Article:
FPV Goggles Screen FOV Comparing Tool

We all know bigger FOV gives you “bigger screens”, but how much bigger? In this short post we are going to find out. I also made a handy tool to let you quickly compare the FOV between two sets of goggles side by side. It’s scary what a strong cup of coffee can do to you :D

FPV Goggles FOV Comparison Tool

Check out the tool here :) https://oscarliang.com/js/fpvgogglefov.html

The following explains how the tool works.

What does FOV mean to FPV Goggles?

FOV stands for field of view. The spec provided by FPV Goggles manufacturers usually includes diagonal FOV, which is the distance between the two diagonal corners of the projected image.

In order to compare different goggles, we need to know the relative projected image size, which we can work out from FOV and aspect ratio.

Here are the steps and formulae that solve the problem. Feel free to look at the Javascript codes too to see how it’s implemented.

It’s hard to visualize what sort of image size we are dealing with when only talking about FOV. I think this tool is really powerful in giving people a better understanding of how FOV affects image size.

One interesting thing i notice is how much smaller 16:9 appears compared to 4:3 even when they have similar FOV :)

Conclusion – FOV is NOT Everything

There has to be a minimum FOV a goggle should have in order for us to see the image clearly. For me it’s 30 degrees.

Some people prefer larger FOV because it’s more immersive. However some prefer smaller FOV because they don’t need to move their eyes as much to see the OSD, and it’s less likely to have blurry edges.

Bigger isn’t always better, It’s just a personal preference.

And there are so many other factors that go into selecting the ideal FPV goggles. Make sure to check out my FPV Goggle Buyer’s guide to learn more.

Let me know if you have any comments or questions about this.

11 thoughts on “FPV Goggles Screen FOV Comparing Tool

  1. Pangit

    Great tool, would love it if you could also include some older goggles e.g. the Attitude V2s (640×480 35deg FOV) and V3 (640×480 32deg FOV)

    Reply
    1. Oscar Post author

      okay I will work on that once i have time :) but there are other goggles with the same FOV you can use to compare :)

      Reply
  2. Dafunk

    My conclusion : 16/9 is such a non sense on FPV goggles.
    16/9 makes sense on TV screen and box fpv because we have 2 eyes and the full picture we see with both eyes has a rectangular form.

    My thoughts :
    Let’s assume each eye can see a square (in fact it sees a circle). putting two squares horizontally next to each other result into a rectangle hence the concept of 16/9 is valid.
    when it comes to fpv goggles, each eye is looking at a separate screen but each screen is showing the exact same picture.
    As long as both screens show the exact same picture, the optimal ratio is a square (or a circle)

    Let’s assume we are looking at a painting showing the letters ABCD.
    To make 16/9 useful, the left screen should show ABC
    the right screen should show BCD
    Meaning both screen display BC corresponding to the middle of the painting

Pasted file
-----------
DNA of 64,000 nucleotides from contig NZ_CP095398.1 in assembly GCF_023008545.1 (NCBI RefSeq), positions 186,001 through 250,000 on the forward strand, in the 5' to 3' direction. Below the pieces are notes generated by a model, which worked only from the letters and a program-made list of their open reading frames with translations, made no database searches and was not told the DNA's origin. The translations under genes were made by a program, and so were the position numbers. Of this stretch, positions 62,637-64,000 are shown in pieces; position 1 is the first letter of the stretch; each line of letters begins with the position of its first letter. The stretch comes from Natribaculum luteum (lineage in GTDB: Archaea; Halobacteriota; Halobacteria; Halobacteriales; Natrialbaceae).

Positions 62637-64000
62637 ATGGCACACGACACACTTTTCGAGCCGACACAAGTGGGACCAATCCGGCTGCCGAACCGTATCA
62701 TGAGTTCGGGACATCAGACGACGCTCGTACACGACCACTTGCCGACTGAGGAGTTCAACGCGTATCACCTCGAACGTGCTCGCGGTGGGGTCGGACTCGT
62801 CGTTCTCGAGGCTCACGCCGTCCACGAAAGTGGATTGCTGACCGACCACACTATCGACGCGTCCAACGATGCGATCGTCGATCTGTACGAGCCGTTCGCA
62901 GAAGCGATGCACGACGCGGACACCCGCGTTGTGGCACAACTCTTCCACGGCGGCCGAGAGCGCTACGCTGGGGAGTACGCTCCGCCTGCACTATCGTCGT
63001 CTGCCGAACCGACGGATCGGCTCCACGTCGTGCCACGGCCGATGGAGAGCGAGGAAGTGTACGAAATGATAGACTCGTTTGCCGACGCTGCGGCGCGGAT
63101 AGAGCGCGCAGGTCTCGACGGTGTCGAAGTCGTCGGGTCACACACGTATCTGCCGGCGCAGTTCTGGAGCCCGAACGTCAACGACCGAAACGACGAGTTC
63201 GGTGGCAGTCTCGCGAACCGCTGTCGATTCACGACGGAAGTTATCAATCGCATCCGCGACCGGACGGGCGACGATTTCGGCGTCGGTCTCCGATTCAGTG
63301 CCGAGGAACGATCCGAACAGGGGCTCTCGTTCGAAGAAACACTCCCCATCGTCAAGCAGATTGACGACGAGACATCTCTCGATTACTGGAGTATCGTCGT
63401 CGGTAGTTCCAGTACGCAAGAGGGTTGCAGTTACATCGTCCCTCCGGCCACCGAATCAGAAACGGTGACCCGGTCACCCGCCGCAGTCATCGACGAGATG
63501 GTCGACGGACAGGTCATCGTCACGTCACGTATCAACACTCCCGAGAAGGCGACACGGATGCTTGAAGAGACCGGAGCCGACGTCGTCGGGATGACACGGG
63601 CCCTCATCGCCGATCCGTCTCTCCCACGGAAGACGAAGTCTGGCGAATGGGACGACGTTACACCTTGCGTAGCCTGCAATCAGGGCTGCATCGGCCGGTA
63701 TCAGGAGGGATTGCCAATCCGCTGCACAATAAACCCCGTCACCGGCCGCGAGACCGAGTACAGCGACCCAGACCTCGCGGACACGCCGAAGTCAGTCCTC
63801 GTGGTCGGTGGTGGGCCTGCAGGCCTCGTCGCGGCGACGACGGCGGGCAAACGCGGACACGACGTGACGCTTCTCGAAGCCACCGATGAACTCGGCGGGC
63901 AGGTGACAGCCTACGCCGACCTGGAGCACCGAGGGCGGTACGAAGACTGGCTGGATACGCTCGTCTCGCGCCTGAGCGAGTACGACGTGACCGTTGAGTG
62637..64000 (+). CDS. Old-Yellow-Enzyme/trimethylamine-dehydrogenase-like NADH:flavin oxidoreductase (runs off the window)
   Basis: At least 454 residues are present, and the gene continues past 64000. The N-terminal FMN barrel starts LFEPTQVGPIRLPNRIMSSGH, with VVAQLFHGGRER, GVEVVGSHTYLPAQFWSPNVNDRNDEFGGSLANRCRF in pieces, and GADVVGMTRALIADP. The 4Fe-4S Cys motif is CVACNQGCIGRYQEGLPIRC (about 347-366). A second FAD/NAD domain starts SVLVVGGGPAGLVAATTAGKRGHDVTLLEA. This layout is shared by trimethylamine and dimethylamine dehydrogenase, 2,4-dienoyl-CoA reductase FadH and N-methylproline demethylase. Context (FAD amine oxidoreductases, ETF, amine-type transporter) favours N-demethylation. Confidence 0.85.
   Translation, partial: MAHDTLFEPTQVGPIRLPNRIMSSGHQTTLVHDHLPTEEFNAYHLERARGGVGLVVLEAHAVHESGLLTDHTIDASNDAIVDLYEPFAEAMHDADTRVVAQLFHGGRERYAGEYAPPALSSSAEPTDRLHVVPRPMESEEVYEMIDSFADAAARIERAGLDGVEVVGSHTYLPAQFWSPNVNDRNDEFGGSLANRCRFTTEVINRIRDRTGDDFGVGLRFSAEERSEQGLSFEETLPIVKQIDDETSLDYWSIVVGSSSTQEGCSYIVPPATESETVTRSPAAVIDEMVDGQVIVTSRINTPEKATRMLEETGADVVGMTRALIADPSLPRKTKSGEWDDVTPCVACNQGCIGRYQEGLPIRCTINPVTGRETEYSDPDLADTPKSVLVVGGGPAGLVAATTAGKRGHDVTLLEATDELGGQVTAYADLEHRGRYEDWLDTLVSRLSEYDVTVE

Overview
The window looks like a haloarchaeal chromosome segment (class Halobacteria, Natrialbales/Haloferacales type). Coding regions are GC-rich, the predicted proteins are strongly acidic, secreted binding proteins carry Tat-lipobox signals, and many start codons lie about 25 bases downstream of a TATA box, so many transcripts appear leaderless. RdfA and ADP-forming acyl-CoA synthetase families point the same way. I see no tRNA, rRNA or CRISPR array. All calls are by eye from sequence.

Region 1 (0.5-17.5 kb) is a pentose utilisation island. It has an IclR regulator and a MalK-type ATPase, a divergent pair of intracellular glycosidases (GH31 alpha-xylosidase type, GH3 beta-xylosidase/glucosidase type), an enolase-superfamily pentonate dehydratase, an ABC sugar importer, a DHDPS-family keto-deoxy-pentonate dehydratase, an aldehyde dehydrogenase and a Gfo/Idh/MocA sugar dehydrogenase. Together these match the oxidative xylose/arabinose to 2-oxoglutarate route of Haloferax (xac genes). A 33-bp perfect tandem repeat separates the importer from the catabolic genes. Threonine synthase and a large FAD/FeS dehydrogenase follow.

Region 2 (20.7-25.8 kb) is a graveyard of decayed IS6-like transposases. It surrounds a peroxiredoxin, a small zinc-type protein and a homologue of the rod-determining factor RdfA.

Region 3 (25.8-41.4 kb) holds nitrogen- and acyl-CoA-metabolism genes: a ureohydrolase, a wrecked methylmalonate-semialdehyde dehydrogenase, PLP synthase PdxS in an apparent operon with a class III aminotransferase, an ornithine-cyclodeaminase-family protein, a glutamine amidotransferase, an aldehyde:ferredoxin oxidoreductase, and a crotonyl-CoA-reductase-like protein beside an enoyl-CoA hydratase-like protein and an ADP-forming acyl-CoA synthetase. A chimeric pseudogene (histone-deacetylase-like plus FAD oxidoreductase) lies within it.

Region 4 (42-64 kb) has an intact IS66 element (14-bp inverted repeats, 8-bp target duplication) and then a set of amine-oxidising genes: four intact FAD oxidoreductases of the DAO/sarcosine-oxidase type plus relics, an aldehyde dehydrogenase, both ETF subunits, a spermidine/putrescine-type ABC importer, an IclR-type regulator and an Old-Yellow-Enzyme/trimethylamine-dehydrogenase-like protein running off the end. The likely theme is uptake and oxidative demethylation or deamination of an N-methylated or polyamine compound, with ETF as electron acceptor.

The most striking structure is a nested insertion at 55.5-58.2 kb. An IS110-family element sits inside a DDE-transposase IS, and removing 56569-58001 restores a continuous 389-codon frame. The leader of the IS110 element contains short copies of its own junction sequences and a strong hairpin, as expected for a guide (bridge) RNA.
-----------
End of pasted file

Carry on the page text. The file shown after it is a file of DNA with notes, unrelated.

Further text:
only the left eye can see the A, only the right eye can see the D and both eyes can see BC

    Reply
    1. BurninCoco

      I have domintor v2, dominator hd v2, both square and both I hate equally. Maybe I hate the hd v2 more. My wife had the dominator v3 which are 16:9 and I love them so much I bought the flysight FG01 which are also 16:9 and I just fell in love with flying once again. Some cameras aI use are the new micro eagle and micro swift wich are also 16:9 but even flying my old hs1117s everything looks better.
      I have a masters in cinematography so you can imagine how I was with all that “the aspect ratio has to be perfect!” It turns out it’s the opposite of what you think.
      Please give it a try by actually flying different goggles and make up your mind. Maybe you’ll still think the same and that’s all right, but you tried it.

      Reply
  3. Chad

    How about Fatshark Transformer’s with Binocular viewer?

    I know people don’t love the form-factor but the 55° FOV is well worth it.

    Would be a fun comparison (especially to my old Predators, 25°)

    Reply
  4. Strepto

    This is a worthwhile and useful tool but I couldn’t agree more with your conclusion. I went from HD2 to a set of prototype HDOs back in January. Looking at the tool, the difference seems massive! But when switching goggles it seemed like a much smaller change and didn’t bother me at all. The quality of the image was so much better that any loss of FOV more than made up for it in terms of visible detail as well.

    At the end of the day goggles are such personal things, so try as many as you can before buying. Get the ones you like the most, that you can afford. Happy flying!

    Reply
  5. Pablo

    Very interesting the comparison tool!
    Is it possible to add some box tipe Googles (eachine vrd2 for example) to compare with fatsharks, aomways etc…??
    Thanks

    Reply
  6. Quad Jockey

    Im trying to work out what to buy and this is a great help. I’d also like to see some other metrics to compare goggles with different aspect ratios. The horizontal and vertical FOVs. Also the virtical and horizontal resolutions in pixels for degree of hor/virt FOV.

    Reply

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